It was that of a handsome, grey-headed man, who might have been sixty, he was so well conserve, but who was actually far more. He wore his own white hair, which contrasted strongly with a pair of delicate thin black eyebrows. His complexion was florid, with scarcely a wrinkle, his features were fine and regular, and a pair of sparkling dark grey eyes gave a pleasant light to his face. His dress was wondrously neat, and Charles, looking on him, guessed, with a boy’s tact, that he was a man of mark.
“Whose son did you say he was, general?” said the stranger.
“Curly’s!” said Main waring, stopping and smiling.
“No, really!" said the other; and then he looked fixedly at Charles and began to laugh, and Charley, seeing nothing better to do, looked up at the grey eyes and laughed too, and this made the stranger worse; and then, to crown the joke, the general began to laugh too, though none of them had said a syllable more than what I have written down; and at last the ridiculous exhibition finished up by the old gentleman taking a great pinch of snuff from a gold box, and turning away.
Charles was much puzzled, and was still more so when, in an hour’s time, having dressed himself and being on his way downstairs to his aunt’s room, who had just come in, he was stopped on a landing by this same old gentleman, beautifully dressed for dinner, who looked on him as before.
He didn’t laugh this time, but he did worse. He utterly “dumbfoundered” Charley by asking abruptly —
“He is very well, thank you, sir. His wife Norah nursed me when mamma died.”
“Oh, indeed,” said the other; “so he hasn’t cut your father’s throat yet, or anything of that sort?”
“Oh dear no,” said Charles, horrified; “bless you, what can make you think of such things? Why, he is the kindest man in the world.”
“I don’t know,” said the old gentleman, thoughtfully;
“that excessively faithful kind of creature is very apt to do that sort of thing. I should discharge any servant of mine who exhibited the slightest symptoms of affection as a dangerous lunatic; “with which villainous sentiment he departed.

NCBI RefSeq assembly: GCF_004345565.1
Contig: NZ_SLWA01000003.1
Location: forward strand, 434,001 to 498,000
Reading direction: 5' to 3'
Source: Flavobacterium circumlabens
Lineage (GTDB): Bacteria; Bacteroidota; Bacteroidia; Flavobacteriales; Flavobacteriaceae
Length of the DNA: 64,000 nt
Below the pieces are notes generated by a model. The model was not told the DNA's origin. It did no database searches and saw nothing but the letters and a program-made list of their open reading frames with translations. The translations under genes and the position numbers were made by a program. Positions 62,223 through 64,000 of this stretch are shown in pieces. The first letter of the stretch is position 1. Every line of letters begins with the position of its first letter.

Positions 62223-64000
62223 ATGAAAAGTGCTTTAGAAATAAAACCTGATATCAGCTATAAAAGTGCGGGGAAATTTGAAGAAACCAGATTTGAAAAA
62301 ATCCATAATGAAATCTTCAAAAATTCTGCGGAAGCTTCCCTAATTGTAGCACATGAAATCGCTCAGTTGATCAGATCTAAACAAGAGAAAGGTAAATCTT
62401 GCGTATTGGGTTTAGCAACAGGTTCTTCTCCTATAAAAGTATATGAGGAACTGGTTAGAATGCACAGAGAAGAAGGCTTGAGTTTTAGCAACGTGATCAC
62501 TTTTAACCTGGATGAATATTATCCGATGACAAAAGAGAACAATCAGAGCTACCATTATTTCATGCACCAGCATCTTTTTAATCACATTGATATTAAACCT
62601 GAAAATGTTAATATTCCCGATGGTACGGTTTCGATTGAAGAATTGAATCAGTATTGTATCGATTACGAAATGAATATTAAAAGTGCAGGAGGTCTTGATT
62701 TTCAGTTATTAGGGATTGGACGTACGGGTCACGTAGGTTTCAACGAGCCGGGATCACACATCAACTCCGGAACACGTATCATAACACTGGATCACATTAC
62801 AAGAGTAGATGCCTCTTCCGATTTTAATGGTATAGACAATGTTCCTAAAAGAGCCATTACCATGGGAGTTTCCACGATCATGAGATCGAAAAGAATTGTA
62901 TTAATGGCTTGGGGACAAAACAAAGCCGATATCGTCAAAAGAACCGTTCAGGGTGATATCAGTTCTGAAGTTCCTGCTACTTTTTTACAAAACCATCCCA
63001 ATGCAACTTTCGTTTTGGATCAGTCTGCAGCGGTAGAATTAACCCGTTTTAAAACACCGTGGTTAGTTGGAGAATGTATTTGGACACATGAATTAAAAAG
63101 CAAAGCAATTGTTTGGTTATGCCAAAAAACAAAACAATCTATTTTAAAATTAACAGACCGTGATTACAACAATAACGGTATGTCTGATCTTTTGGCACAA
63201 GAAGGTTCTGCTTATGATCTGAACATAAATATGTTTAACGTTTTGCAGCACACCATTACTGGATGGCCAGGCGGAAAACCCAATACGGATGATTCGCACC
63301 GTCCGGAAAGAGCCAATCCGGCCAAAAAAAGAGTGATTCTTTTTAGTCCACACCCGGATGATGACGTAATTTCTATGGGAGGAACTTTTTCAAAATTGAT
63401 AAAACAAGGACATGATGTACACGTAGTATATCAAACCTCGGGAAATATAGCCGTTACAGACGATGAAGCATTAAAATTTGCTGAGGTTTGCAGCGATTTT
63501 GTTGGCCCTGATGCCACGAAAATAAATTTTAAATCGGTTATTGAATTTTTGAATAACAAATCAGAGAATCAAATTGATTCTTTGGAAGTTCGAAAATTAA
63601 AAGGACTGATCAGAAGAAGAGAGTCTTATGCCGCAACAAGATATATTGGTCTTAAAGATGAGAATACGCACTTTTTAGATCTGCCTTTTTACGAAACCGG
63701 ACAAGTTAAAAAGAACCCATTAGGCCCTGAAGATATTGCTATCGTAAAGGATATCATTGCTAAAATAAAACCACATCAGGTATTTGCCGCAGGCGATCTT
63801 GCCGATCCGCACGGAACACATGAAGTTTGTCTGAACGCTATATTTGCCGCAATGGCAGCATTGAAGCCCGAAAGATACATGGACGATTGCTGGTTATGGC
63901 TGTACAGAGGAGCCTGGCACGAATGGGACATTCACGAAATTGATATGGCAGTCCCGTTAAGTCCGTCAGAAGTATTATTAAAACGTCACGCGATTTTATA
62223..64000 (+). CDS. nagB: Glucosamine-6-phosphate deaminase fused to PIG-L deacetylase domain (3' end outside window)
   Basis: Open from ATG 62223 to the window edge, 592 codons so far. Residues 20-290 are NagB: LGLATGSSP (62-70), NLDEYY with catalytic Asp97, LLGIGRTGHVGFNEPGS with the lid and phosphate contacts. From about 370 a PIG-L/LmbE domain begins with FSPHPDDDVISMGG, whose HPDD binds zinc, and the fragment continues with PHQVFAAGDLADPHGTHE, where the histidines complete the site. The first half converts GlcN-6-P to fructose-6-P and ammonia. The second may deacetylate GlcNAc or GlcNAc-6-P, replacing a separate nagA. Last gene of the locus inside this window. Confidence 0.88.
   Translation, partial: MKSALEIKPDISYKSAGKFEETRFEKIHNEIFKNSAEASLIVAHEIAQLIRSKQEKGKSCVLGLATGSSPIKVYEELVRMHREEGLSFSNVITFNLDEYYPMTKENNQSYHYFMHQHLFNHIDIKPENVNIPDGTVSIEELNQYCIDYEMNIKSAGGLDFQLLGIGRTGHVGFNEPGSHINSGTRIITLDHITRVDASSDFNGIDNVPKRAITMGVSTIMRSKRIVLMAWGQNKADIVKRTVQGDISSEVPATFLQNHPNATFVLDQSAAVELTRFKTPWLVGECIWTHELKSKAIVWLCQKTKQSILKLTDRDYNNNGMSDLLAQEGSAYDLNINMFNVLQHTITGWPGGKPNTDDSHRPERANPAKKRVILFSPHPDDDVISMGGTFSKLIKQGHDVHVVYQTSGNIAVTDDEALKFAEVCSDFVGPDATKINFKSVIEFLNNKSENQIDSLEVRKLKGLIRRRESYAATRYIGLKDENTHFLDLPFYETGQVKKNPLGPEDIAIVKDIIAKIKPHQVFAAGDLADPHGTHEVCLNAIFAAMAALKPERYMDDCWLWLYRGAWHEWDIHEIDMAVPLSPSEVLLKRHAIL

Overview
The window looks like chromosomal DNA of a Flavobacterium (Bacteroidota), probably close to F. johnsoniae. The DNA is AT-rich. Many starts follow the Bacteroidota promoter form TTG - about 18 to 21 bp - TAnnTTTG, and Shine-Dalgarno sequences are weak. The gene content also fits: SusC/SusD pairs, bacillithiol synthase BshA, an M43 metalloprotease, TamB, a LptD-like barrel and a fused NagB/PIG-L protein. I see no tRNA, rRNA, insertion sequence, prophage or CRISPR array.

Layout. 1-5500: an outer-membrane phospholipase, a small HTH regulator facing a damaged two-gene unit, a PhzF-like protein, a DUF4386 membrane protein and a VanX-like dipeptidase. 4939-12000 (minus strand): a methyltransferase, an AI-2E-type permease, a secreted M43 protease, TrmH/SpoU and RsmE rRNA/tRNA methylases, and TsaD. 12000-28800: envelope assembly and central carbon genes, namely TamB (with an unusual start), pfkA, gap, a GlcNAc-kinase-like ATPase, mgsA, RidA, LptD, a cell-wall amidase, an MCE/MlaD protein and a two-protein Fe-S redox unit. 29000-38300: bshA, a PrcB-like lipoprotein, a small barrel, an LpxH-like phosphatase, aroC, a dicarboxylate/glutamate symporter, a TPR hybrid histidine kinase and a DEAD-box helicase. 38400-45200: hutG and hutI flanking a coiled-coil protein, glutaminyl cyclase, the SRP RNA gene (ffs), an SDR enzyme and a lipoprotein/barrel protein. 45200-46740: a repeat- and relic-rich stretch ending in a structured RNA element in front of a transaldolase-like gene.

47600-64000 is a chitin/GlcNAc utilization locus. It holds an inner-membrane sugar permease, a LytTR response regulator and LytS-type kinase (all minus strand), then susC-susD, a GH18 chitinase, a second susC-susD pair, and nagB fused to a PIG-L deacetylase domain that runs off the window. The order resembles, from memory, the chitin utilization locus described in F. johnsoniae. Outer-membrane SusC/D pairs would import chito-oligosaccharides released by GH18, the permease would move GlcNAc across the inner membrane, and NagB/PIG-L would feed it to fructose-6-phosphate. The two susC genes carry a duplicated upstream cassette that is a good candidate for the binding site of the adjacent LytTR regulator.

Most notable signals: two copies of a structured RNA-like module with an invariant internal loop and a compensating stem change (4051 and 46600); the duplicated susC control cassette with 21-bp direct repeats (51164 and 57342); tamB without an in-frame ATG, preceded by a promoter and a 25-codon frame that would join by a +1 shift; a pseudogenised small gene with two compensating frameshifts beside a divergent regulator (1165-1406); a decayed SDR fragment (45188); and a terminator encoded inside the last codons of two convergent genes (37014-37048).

Charles thought what a strange old gentleman he was for a short time, and then slid down the banisters. They were better banisters than those at Ravenshoe, being not so steep, and longer: so he went up, and slid down again;* after which he knocked at his aunt’s door.
It was with a beating heart that he waited for an answer. Cuthbert had described Lady Ascot as such a horrid old ogress, that he was not without surprise when a cheery voice said, “Come in,” and, entering a handsome room, he found himself in presence of a noble-looking old lady, with grey hair, who was netting in an upright, old-fashioned chair.
“So you are Charles Ravenshoe, eh?” she began. “Why, my dear, you must be perished with cold and hunger. I should have come in before, but I didn’t expect you so soon. Tea will be here directly. You ain’t a beauty, my dear, but I think I shall like you. There never was but one really handsome Ravenshoe, and that was poor Petre, your grandfather. Poor Alicia made a great fool of herself, but she was very happy with him. Welter, you naughty boy, be still.”
* The best banisters for sliding down are broad oak ones, with a rib in the middle. This new narrow sort, which is coming in, are wretched.
The Right Honourable Viscount “Welter wanted his tea, and was consequently troublesome and fractious. He had picked a quarrel with his grandmother’s terrier, which he averred had bitten him in the leg, and he was now heating the poker, in order, he informed the old lady, to burn the place out, and prevent hydrophobia. Whether he would have done so or not, we shall never know now, for, tea coming in at that moment, he instantly sat down at table, and called to Charles to do likewise.
“Call Miss Adelaide, will you, Sims?” said Lord Ascot; and presently there came tripping into the room the loveliest little blonde fairy, about ten years old, that ever you saw. She fixed her large blue eyes on Charley, and then came up and gave him a kiss, which he, the rogue, returned with interest, and then, taking her seat at the table, she turned to Welter, and hoped he was going to be good.
Such, however, it soon appeared, was not his lordship’s intention. He had a guest at table, and he was bound in honour to show off before him, besides having to attend to his ordinary duty of frightening his grandmother as nearly into fits as was safe. Accordingly, he began the repast by cramming buns into his mouth, using the handle of his knife as a rammer, until the salvation of his life appeared an impossibility, at which point he rose and left the room with a rapid, uneven step. On his reappearance he began drinking, but, having caught his grandmother’s eye over his teacup, he inked at her, and then held his breath till he was purple, and she begun to wring her hands in despair. All this time he was stimulated by Charles’s laughter and Adelaide’s crying out, continually, “Oh, isn’t he a naughty boy, Lady Ascot? oh, do tell him not to do it.” But the crowning performance of this promising young gentleman — the feat which threw everything else into the shade, and which confirmed Charley in his admiration of his profound talents — was this. Just as a tall, grave, and handsome footman was pouring water into the teapot, and while her ladyship was inspecting the operation with all the intense interest of an old tea-maker, at that moment did Lord Welter contrive to inflict on the unfortunate man a pinch on the leg, of such a shrewdly agonising nature as caused him to gnash his teeth in Lady Ascot’s face, to cry aloud, “Oh, Lord!” to whirl the kettle within an inch of her venerable nose, and finally, to gyrate across the room on one leg, and stand looking like the king of fools.